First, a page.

marriage_and_divorce_over_time 1867-2011 new _with-trend

That spike in divorces afterwards is somewhat typical of how much mother characterized the generation before her: finally done with deprivation, they finally wanted to get theirs. By the way, I added that trend line, and it brings us to another thing blamed on the boomers. People complain about the introduction of no-fault divorce, but if you look at the data, it really seems that no-fault divorce led to a spate of divorces on stocked-up divorces which then let off once the backlog had been processed. Granted, marriage is down and so one would expect divorce to be as well, but it’s very far from obvious that the boomers had any real causal relationship to the boom of divorces which happened in the late 1960s and early 1970s. Especially when you look up the history of no-fault divorce and find out it was done because people were lying about having cause for divorce so often that people feared that respect for the truth was going to disappear.

And so it goes with many of the problems of the boomers. To quote a famous boomer/songwriter, they didn’t start the fire. And they were handed quite a lot to deal with in the form of a deeply racist society, too.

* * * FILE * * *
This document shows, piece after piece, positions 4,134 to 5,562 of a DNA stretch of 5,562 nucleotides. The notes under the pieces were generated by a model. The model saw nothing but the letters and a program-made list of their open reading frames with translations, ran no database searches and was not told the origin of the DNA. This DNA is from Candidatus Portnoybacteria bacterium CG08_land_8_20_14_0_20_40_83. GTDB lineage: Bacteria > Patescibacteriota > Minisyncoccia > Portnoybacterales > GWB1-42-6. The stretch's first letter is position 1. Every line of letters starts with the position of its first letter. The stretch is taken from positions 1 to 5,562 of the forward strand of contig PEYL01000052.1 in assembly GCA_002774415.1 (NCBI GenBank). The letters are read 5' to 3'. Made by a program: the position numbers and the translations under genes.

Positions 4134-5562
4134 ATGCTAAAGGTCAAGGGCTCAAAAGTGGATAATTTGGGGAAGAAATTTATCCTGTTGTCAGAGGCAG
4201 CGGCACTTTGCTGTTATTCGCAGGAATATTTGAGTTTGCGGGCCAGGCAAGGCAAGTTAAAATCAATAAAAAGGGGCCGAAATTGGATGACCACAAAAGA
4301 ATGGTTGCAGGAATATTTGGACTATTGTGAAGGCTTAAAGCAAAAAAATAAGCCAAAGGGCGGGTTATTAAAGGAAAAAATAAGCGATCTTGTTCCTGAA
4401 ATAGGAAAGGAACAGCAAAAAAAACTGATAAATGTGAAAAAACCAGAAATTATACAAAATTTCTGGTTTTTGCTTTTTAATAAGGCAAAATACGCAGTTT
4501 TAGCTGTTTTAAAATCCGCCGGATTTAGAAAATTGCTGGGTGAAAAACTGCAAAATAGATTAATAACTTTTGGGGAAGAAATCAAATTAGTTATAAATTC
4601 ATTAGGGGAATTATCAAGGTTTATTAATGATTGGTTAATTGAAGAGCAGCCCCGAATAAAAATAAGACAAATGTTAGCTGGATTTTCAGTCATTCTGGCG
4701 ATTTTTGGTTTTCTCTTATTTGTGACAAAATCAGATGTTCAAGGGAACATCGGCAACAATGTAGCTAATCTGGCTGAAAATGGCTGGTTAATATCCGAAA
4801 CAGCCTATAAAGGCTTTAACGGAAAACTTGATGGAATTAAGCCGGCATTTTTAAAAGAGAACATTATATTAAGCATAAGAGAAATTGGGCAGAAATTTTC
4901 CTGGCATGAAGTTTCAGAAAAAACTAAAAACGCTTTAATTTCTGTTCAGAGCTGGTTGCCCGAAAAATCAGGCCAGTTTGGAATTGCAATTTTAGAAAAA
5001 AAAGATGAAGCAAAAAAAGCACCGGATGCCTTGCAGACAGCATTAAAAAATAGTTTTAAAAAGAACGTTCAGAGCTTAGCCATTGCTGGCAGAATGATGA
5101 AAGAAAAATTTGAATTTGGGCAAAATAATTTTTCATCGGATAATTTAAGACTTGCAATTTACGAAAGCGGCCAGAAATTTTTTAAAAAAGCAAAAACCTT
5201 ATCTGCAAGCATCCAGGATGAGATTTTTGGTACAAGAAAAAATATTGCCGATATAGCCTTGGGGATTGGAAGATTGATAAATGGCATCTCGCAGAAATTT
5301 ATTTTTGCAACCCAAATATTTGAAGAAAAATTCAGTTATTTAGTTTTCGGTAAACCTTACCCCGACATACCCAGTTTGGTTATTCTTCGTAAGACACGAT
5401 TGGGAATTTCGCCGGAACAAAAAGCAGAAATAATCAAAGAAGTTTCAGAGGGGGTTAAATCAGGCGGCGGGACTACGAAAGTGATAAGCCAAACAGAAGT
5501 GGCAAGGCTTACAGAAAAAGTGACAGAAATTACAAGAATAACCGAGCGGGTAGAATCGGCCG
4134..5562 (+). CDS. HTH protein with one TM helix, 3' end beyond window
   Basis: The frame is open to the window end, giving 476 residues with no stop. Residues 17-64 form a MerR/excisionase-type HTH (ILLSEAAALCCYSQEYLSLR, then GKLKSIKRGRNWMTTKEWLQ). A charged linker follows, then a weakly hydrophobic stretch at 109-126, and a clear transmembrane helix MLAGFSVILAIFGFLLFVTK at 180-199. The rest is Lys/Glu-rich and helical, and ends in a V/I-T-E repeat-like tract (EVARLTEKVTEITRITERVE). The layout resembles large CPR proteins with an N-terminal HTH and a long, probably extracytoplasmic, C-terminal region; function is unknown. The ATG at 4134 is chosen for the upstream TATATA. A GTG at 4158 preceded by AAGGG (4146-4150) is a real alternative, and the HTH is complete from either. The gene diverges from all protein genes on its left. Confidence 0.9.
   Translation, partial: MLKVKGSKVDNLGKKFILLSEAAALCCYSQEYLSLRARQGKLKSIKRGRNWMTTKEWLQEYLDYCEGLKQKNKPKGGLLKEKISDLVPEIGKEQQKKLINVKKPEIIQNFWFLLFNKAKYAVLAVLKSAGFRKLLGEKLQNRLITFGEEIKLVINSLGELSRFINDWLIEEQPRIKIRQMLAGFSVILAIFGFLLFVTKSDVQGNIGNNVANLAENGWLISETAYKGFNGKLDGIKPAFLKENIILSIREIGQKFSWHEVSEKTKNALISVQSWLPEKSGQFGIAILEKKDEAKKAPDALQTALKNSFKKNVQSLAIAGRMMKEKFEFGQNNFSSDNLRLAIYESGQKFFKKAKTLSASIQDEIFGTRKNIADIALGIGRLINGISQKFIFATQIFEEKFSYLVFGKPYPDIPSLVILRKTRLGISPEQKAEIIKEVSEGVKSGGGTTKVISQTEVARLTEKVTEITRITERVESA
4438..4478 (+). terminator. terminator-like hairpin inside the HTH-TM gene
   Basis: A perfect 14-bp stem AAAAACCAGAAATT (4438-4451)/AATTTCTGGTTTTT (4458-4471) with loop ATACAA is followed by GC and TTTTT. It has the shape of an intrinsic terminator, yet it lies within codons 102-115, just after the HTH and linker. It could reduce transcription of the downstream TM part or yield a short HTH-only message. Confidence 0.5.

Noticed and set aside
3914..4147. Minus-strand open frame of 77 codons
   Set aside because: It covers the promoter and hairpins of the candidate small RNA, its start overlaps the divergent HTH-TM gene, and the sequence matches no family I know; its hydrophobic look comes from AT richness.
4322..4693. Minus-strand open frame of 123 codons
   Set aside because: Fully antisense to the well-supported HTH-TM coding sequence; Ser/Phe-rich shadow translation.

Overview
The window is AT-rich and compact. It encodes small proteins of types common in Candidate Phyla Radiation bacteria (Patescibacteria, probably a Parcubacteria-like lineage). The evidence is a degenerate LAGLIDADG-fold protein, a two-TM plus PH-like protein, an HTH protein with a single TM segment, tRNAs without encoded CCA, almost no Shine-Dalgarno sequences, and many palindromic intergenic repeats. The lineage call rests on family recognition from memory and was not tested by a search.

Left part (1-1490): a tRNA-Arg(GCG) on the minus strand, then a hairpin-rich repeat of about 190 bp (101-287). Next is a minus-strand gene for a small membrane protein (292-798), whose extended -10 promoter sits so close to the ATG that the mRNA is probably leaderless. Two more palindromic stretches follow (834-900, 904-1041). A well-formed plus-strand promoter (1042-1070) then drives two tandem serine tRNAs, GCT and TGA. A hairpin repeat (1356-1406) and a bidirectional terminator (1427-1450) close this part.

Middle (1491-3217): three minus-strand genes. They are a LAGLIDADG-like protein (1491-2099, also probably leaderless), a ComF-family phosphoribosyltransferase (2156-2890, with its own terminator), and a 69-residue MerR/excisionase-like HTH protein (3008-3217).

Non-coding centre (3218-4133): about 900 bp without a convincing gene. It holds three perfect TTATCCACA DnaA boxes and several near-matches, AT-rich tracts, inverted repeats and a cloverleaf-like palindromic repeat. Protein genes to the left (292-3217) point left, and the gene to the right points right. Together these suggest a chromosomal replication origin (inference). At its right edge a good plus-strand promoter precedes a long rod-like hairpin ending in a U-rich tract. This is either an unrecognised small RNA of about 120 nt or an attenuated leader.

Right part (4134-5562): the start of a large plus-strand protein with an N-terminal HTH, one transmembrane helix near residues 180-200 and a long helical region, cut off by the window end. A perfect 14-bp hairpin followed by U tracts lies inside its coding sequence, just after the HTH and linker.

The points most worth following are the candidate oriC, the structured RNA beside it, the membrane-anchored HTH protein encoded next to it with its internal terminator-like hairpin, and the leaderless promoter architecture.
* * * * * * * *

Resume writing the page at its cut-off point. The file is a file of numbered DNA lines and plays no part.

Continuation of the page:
Did the boomers do a lot wrong? Of course they did. Every generation does a lot wrong. We live in a fallen world. Which brings me to where it brought Alex: inter-generational warfare is stupid. There’s no way to judge the raw materials that any given generation was given to work with, and in any event it’s deeply ungrateful. The previous generation gave us life. Imperfect life, to be sure, but life that’s quite a lot better than nothing.

And thinking about it as a parent, it’s painfully obvious to me how imperfectly I’m raising my own children. I suspect something like this applied to every generation. Our children always suffer for our mistakes. It does no good to blame our parents. What we really should do is ask God to have mercy on us all.

Popularity in the Digital Age

I don’t know how many of my readers aspire to publish publicly and have their words read by an audience. I suspect that it’s a fairly large percentage. I know this is something that I have always been drawn to, since I was young. It’s not that I wanted to be famous, though I suspect that all human beings are tempted by fame. Fame makes some very empty promises very loudly. But there are othaser good reasons to want to have an audience. In particular, having an audience enables one to give away knowledge that one has been given. Next to learning, there is nothing more satisfying than teaching. (In learning we are looking at the goodness of God directly, in teaching we are (by God’s gift) taking part in God’s self-gift to others.)